Anyone use Spiro PD?



I've had the SpiroPD for a few years now and I like it. I didn't get insurance to pay for it, but I am finding it very helpful in managing CF. I have the model without the software, but when I want to record the numbers I get I use the camera in my phone.

Things that it helps with are:

-identifying the immediate and delayed response of medicines and supplements (sometimes after I use things for a while my response can change dramatically)
-identifying when I might be having an allergic reaction (if my FEV1 starts going down below a certain number and nothing else has changed, I start looking around for something in my environment that might be bothering me)

Other ways I use it are:
- if I have a bad reaction to medicine, I use SpiroPD and then take a picture of my numbers on the spirometer with my camera to document how my numbers have changed with the medicine. Then I use something else that I know will pull me out of the problem and again use the SpiroPD (this may take a few days) and take another snap, and then show both of these to my care team. (I have a lot of sensitivities to various things and this way I can show them what is really happening, which they might be skeptical about otherwise.
-as an early warning device: if my numbers start sinking below a certain number I can quickly evaluate what changes I might need to make in my daily treatments/exercise program to get me back into the good zone again.
-as a general learning tool about the types of things that might increase your numbers. Sometimes you just need to rest a bit. Once when I took a break from exercise for a while and slept quite a bit more every night my numbers went up quite a bit.

So all in all, it's a good learning/observation tool. Since you are an engineer Ethan, I suspect you can find lots of uses for this.

In terms of product quality I find that it is good. I believe it is used in studies with CF patients (so it must be pretty accurate) and I haven't had any problems with the device. It is well-designed and has nice controls (better designed than most products for CF, I think). I'm sure you'll find areas that could use a bit of improvement, but overall I'd say "pretty good". Areas for improvement include - the arrow down button displayed on screen is a little close to some other onscreen buttons and you'll find that instead of arrowing down, you might bring up the graph/flow display instead. (A bit of a pain.) Also, the time to exhale is longish and you may not look forward to doing it :).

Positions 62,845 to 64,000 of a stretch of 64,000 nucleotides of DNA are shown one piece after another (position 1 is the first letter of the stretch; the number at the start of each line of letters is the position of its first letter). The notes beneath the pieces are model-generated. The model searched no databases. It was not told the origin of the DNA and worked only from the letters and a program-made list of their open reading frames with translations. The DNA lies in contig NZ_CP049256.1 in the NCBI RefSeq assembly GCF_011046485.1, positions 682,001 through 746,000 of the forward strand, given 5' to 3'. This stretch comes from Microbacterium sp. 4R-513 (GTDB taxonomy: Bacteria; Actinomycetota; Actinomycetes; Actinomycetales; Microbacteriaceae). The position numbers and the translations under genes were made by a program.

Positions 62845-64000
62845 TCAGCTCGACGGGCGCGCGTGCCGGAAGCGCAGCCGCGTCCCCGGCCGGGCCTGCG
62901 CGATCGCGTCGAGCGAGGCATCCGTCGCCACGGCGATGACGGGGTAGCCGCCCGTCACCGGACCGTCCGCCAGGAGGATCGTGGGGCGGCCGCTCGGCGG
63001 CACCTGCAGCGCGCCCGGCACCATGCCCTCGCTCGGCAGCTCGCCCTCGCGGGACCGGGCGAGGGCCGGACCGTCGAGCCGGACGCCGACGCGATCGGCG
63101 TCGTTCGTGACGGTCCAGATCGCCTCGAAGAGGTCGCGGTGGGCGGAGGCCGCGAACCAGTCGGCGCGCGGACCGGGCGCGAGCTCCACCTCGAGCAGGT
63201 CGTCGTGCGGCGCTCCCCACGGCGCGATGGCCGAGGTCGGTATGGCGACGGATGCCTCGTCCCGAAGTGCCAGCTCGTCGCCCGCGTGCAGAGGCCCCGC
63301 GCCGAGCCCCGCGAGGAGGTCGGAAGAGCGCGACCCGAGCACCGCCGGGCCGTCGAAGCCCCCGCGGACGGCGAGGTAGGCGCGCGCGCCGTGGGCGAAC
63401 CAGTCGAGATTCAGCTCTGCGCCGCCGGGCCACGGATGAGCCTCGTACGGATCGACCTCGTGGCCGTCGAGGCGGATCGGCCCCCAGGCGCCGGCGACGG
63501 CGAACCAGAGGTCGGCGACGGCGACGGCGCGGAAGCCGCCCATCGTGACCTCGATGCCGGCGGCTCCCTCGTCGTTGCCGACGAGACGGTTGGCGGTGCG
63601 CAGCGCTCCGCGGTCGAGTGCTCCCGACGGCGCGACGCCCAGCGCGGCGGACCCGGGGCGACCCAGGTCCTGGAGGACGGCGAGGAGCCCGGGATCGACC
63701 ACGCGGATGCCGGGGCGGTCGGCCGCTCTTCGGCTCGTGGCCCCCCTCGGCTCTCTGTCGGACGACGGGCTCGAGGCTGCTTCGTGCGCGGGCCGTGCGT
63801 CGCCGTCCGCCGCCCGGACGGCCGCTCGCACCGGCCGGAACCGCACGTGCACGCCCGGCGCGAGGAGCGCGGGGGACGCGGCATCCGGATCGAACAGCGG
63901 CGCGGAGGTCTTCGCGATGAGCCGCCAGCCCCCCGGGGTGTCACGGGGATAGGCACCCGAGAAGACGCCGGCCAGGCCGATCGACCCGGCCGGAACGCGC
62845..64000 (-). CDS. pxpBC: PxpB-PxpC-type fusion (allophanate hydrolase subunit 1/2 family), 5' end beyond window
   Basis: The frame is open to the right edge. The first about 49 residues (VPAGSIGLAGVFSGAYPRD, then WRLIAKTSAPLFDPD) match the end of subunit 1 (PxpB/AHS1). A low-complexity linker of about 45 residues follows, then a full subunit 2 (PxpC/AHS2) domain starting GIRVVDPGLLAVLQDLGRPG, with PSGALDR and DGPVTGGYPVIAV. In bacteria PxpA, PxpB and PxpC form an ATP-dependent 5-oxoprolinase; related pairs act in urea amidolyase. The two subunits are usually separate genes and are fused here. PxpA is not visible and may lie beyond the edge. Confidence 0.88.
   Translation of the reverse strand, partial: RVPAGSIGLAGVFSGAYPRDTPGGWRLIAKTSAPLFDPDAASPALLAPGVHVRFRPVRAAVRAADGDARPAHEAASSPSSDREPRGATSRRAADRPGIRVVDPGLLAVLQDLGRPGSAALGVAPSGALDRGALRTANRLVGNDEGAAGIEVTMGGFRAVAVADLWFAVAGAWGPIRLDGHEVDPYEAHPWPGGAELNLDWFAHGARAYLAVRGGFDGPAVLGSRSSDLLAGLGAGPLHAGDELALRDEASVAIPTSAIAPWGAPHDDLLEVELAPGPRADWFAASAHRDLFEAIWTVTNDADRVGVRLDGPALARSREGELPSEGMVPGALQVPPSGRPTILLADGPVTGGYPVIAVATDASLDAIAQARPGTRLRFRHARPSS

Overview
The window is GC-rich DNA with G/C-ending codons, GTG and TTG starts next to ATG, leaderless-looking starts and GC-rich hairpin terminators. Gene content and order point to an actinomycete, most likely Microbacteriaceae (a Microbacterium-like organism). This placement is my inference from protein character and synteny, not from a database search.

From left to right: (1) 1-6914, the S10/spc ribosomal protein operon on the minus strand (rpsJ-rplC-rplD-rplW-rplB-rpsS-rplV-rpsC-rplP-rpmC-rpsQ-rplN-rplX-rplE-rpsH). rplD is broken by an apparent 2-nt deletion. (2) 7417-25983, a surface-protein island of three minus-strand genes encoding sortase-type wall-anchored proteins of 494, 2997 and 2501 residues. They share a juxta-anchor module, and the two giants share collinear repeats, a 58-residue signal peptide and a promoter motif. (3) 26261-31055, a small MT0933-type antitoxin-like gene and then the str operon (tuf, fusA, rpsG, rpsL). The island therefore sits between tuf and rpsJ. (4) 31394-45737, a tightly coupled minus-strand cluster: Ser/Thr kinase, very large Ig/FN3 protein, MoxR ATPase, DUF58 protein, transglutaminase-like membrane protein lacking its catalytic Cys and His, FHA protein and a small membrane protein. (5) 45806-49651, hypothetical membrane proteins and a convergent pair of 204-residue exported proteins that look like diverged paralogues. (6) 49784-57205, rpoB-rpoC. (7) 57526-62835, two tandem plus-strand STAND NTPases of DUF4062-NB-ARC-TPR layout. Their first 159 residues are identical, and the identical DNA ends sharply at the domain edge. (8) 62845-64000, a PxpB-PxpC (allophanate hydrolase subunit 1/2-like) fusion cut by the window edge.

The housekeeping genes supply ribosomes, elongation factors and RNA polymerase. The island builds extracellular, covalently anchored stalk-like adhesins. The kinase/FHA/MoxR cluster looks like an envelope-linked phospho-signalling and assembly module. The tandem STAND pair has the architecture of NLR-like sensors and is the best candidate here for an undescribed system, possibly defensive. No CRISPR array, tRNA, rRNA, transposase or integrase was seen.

Jerry Cahill did an excellent video about SpiroPD which will show you the device in much more detail. He uses his daily.

And you can enter to win one here:


Super Moderator
I didn't have this specific device but a smaller one called the Piko.
as bookworm said I think it was super helpful to be able to measure my numbers at home to see how I was doing between clinic visits. If I wasn't feeling well I could see if the numbers reflected that. My clinic gave me the device but I have since misplaced it at some point during one of 3 moves over the last few years.
My doc would have me do a few measurements at my appointments to see how the numbers compared to the clinic pft machine. They were always very close so I felt confident that I was getting an accurate indication of my PFTs at home.


New member
I bought one of these almost two years ago. I've not been entirely happy with it. First and most important, it doesn't seem to track with my spirometry results at the clinic. If it was consistently high or low by a certain amount, that would be fine, but that's not the case. To give an example, an early test showed the FEV1 off by .08 (Sprio was low). This seemed close and I thought it was fine. However, as my lung function improves and falls, the Spiro PD doesn't track the differences. A recent study showed the Spiro to be 0.20 higher than the clinic result. This makes me lose confidence in the Spiro's ability to show when my lung function changes.